it rained. About 9 o'clock it cleared up.
When I got home I found father and Tay
lor in the dining-room. Don't know what
time of night the post-mortem examina
tion was made. Here witness was re
quested to point out the location of the
neighbors, on a small chart, which Gov.
Hart showed him. John Link boarded
at Charlie Sanders. The funeral was on
the 6th of May.
Cross-Examination was brief and did not
vary from the direct examination.
Join Patton Live at my father's, in
Highland county,, west of Samuel Pavey's.
On May 3d, 1879, I was at Jud Patton's.
V,r-s out in the yard that nieht. and heard
three or four leports. The first two were
very close iogether, the next nearly a min
ute after. It .7s either 3 minutes before
or after 9 o'clock, and sounded like it was
down about Sam Pavey's.
Cross-Ex amination: I have been work
ing for Henry Pavey. My brother's fam
ily that night consisted of his wife and
myself. I do not recollect that I said in
testimony to Esq. Kally, that there were
three or four shots as quick as they could
be fired. I was not at any meeting of wit
nesses held at Henry Pavey's; was stand
ing out in the yard when the shota were
fired; was not doing anything.
Dora Pavey recalled: I signed my
name to the written testimony given before
Esq. Kelly. (Here the record was presented
and witness examined it.) This first part
("Dora") looks like my writing, but the
"Pavey" does not. Did not say to Mrs.
Jud Patton that I was standine out in the
side-yard and saw-the shooting and the
men lau. via not tais to Mrs. fatton
anything about it. Do not remember
whether my testimony was reid over to
me or not. Do not know who wrote my
testimony. The afternoon Mrs. Pavev
came from the field she went to one of the
drawers, but I don't know whether she
took anything out or not,
Wm. McVey. Live in Clinton county,
one mile ean of Sam Pavey b. I was
at home on the night of the 3d of May.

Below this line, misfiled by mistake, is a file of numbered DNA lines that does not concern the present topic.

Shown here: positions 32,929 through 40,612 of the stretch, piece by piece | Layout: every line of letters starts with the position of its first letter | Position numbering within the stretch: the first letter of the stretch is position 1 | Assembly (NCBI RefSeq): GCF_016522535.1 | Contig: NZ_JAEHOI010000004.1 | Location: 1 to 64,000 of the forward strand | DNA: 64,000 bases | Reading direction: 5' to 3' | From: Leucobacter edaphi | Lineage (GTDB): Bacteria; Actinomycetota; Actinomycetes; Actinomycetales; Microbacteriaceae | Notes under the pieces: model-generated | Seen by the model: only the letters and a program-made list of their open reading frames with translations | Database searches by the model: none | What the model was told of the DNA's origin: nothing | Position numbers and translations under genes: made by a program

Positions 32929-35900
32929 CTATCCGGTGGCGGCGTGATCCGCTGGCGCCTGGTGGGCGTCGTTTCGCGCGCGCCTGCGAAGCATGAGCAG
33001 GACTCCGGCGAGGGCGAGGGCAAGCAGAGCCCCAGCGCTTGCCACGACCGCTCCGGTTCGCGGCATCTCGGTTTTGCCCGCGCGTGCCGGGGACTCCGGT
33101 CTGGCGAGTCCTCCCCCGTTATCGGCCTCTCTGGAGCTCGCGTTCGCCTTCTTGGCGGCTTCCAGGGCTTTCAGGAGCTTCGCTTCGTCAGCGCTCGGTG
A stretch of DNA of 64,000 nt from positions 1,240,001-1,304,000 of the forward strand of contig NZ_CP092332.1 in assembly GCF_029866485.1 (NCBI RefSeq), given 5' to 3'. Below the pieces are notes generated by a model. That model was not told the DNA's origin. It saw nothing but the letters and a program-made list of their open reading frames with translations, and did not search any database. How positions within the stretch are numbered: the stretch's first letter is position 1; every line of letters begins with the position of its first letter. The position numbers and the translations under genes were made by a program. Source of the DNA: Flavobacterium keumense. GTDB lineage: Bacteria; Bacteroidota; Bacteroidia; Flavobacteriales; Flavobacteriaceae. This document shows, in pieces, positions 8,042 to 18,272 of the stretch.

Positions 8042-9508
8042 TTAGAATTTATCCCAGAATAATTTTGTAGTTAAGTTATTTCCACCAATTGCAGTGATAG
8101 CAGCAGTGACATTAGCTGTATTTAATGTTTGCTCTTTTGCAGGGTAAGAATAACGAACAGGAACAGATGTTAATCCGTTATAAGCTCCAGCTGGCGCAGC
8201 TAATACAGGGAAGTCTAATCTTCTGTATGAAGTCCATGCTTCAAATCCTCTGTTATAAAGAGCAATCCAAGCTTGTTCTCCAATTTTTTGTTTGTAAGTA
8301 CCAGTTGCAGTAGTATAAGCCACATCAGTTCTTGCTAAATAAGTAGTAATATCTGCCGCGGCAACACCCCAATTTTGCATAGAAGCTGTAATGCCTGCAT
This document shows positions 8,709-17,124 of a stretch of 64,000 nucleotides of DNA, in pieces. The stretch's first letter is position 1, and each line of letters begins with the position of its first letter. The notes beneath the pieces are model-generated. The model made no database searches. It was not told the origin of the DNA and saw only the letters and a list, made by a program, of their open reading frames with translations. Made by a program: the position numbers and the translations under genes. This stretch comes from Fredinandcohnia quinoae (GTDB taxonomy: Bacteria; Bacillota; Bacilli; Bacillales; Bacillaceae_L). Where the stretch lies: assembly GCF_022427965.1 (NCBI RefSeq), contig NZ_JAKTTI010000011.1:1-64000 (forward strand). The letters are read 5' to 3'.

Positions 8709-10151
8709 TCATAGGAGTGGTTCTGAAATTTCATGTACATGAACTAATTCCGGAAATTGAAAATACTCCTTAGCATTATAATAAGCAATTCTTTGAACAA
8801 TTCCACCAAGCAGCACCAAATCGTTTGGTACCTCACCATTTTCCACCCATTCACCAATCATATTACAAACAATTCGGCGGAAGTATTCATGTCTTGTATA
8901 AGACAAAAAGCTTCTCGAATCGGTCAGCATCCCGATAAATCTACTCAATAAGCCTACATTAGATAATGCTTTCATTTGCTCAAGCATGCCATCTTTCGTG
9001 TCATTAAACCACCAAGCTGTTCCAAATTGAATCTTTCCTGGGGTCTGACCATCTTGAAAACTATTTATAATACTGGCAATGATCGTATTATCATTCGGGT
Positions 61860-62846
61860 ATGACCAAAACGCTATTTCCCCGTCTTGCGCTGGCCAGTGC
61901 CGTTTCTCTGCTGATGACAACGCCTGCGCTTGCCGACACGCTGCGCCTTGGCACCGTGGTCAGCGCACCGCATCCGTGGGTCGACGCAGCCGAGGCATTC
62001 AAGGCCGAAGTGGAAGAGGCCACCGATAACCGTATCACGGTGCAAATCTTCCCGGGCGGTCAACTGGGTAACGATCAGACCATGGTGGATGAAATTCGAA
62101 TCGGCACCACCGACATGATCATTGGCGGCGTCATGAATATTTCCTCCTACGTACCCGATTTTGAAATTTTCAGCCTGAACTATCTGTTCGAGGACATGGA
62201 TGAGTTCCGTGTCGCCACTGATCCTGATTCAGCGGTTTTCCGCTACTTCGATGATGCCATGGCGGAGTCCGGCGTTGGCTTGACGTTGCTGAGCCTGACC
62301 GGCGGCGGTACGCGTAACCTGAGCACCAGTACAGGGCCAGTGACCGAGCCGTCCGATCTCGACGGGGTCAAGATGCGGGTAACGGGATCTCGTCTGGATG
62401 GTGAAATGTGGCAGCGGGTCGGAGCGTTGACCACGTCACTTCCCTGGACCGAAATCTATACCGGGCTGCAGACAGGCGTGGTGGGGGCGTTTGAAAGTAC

Heard a report between 8 and 9 o'clock.
Think I heard three shots. The first two
shots were pretty fast, and another shot
was hred soon alter. Cannot tell just how
long it was between the first two shots and
the third, but I judge it was a few seconds.
No cross-examination.
Dr. Michael Holmes recalled. Exam
ined by Mr. Sloane: Made a superficial
examination before Drs. Spear and Mc
Laughlin arrived. Think lhe contusion
on Samuel Pavey's left malar bone was
about two inches in extent, and about an
inch or inch and a quarter wide. It was
swollen when I examined it, and extrava
sation had taken place. This could not
take place after the severing of the aorta.
1 think the wound was received before he
was shot.
By Maj. Blackburn : I think the blood
would cease to now almost instantaneous
ly after the aorta was cut Circulation
would not entirely cease till the heart
stopped. The descending: aorta was cut off
about an inch below the arch. The heart
and the contraction of the arteries forces
the blood through the body. The capil
laries 10m me arteries and the veins, and
are near the surface of the skin. Some
times blood stands around the mouth of a
wound. If a ball should pass through the
descending aorta, as in the case of Mr.
Pavey, and he should fall against a fence-
stake, it is possible that the swelling and
extravasation might take place before vi
tality ceased. 1 do not think that after
the descending aorta was severed, two tei-
spoonstut ot blood passed through the- left
subclavian, carotid or the arteria innoini-
nata arteries. Mr.Sloane here mjjationed
case where a wound was produced by a
knife, and "no blood collected in the imme
diate region of it, and asked the Dr. if he
had seen the account of it. TheDr. reDli-
ed that he had. If a person is shot and
instantly killed, there will be no discolor
ation about the wound, but if he lives 15
or 20 minutes there will be.
Isaac Barger. Live in Fayette coun
tv. Am a son-in-law of Samuel Pavev.
My home is about 2 miles from Samuel
Pavey's house. The field where John Link
was at work is 2 miles from Mr. Pavey's
around the road, and the nearest point of
the field would be about 11 miles. I re
member the night Samuel Pavey was killed.
Miss Dora Pavev aroused me and told me
he was killed. I jumped on my horse and
rode to the house of my hand, called him,
but did not wait for him, and rode on down
to Samtial Pavey's. There were some
four or five persons there whenl arrived.
The bodies were still lying there. Samuel
Pavey laid near a fence-stake, with his
head towards Washington. Taylor Pavey
was lying next to the pike, with his feet
towards his father. Did not see Mrs. Pavey
there, nor did I see the littbi children.
Was there during the post-mortem exam
ination. It was about 2 o clock in the
morning. Samuel Pavey was somewhere
near 65 years old, and probably weighed
about 145 or 150 pounds. I attended the
funeral. Was at the sale, and Mrs. Mar
tha Pavey was the administratrix.
No cross-examination.
J. R. "Walker. Live in Wilmington.
When Samuel Paey was killed, I lived in
Lexington. Remember about the shooting
Samuel Pavey. Somebody told me,
who came after Mr. Kelly. There were
some flying clouds that night. I arrived
after the bodies were carried into the
house. Found probably half-a-dozen hairs